p119-fogarty-1 - Predicting Human Interruptibility with...

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Predicting Human Interruptibility with Sensors JAMES FOGARTY, SCOTT E. HUDSON, CHRISTOPHER G. ATKESON, DANIEL AVRAHAMI, JODI FORLIZZI, SARA KIESLER, JOHNNY C. LEE, and JIE YANG Carnegie Mellon University A person seeking another person’s attention is normally able to quickly assess how interruptible the other person currently is. Such assessments allow behavior that we consider natural, socially appropriate, or simply polite. This is in sharp contrast to current computer and communication systems, which are largely unaware of the social situations surrounding their usage and the impact that their actions have on these situations. If systems could model human interruptibility, they could use this information to negotiate interruptions at appropriate times, thus improving human computer interaction. This article presents a series of studies that quantitatively demonstrate that simple sensors can support the construction of models that estimate human interruptibility as well as people do. These models can be constructed without using complex sensors, such as vision-based techniques, and therefore their use in everyday ofFce environments is both practical and affordable. Although currently based on a demographically limited sample, our results indicate a substantial opportunity for future research to validate these results over larger groups of ofFce workers. Our results also motivate the development of systems that use these models to negotiate interruptions at socially appropriate times. Categories and Subject Descriptors: H.5.2 [ Information Interfaces and Presentation ]: User Interfaces; H.5.3 [ Information Interfaces and Presentation ]: Group and Organization Inter- faces— Collaborative computing ; H.1.2 [ Models and Principles ]: User/Machine Systems; I.2.6 [ ArtiFcial Intelligence ]: Learning General Terms: Design, Measurement, Experimentation, Human ±actors Additional Key Words and Phrases: Situationally appropriate interaction, managing human atten- tion, context-aware computing, sensor-based interfaces, machine learning 1. INTRODUCTION People have developed a variety of conventions that deFne what behavior is socially appropriate in different situations [Barker 1968]. In ofFce working This work was funded in part by DARPA, by the National Science ±oundation under Grants IIS- 01215603, IIS-0205219, IIS-9980013, and by J. ±ogarty’s NS± Graduate Research ±ellowship. Author’s address: J. ±ogarty, School of Computer Science, Carnegie Mellon University, 5000 ±orbes Ave., Pittsburg, PA 15213-3891; email: jfogarty@cs.cmu.edu. Permission to make digital or hard copies of part or all of this work for personal or classroom use is granted without fee provided that copies are not made or distributed for proFt or direct commercial advantage and that copies show this notice on the Frst page or initial screen of a display along with the full citation. Copyrights for components of this work owned by others than ACM must be honored. Abstracting with credit is permitted. To copy otherwise, to republish, to post on servers,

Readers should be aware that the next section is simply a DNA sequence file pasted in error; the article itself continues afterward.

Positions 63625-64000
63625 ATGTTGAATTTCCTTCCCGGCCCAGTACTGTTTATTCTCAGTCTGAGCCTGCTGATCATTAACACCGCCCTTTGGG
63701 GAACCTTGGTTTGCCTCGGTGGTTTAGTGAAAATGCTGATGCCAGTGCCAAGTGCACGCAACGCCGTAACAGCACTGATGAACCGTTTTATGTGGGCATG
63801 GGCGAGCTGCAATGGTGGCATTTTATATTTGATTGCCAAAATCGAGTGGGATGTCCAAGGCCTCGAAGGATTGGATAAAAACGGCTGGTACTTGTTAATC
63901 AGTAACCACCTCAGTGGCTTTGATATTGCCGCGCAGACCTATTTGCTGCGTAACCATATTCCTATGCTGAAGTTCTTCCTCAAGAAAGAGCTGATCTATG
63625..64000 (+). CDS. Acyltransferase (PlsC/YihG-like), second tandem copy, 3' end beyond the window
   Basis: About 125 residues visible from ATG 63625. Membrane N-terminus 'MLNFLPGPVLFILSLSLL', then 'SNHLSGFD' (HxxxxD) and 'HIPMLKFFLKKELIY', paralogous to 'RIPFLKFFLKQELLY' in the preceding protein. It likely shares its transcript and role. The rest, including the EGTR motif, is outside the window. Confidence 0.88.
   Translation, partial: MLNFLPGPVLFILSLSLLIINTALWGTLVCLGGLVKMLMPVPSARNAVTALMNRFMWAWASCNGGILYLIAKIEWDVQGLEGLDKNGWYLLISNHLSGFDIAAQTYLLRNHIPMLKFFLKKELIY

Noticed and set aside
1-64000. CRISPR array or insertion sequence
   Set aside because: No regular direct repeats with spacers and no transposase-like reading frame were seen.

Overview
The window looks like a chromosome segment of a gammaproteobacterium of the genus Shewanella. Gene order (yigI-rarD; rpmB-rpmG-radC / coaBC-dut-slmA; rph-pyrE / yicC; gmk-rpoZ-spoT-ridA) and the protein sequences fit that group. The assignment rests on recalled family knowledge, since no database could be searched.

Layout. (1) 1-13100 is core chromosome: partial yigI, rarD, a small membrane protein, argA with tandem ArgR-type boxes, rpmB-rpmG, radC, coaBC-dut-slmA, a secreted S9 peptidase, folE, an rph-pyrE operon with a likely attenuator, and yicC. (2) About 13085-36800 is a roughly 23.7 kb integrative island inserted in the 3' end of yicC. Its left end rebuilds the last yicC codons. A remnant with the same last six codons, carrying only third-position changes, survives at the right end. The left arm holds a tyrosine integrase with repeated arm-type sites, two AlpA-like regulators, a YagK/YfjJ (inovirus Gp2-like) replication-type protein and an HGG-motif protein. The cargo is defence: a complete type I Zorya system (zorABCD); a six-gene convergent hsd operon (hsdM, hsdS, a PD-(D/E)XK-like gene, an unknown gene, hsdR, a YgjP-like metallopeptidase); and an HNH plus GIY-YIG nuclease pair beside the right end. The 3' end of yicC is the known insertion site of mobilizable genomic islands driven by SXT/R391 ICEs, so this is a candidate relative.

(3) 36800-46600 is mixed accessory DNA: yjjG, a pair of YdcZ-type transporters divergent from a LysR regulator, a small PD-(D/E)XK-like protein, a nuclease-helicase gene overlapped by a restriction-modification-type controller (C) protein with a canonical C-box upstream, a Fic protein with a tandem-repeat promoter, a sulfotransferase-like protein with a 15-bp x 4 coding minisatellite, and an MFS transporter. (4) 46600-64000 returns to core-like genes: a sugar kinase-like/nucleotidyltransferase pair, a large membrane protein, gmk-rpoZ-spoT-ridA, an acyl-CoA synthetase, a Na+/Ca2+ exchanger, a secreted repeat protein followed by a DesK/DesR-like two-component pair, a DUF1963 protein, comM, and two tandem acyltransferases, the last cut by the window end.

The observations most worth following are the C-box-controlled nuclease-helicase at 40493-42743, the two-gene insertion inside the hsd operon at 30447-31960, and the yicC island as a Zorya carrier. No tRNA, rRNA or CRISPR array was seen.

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This note was uploaded on 02/24/2010 for the course COMM 4400 at Cornell University (Engineering School).

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p119-fogarty-1 - Predicting Human Interruptibility with...

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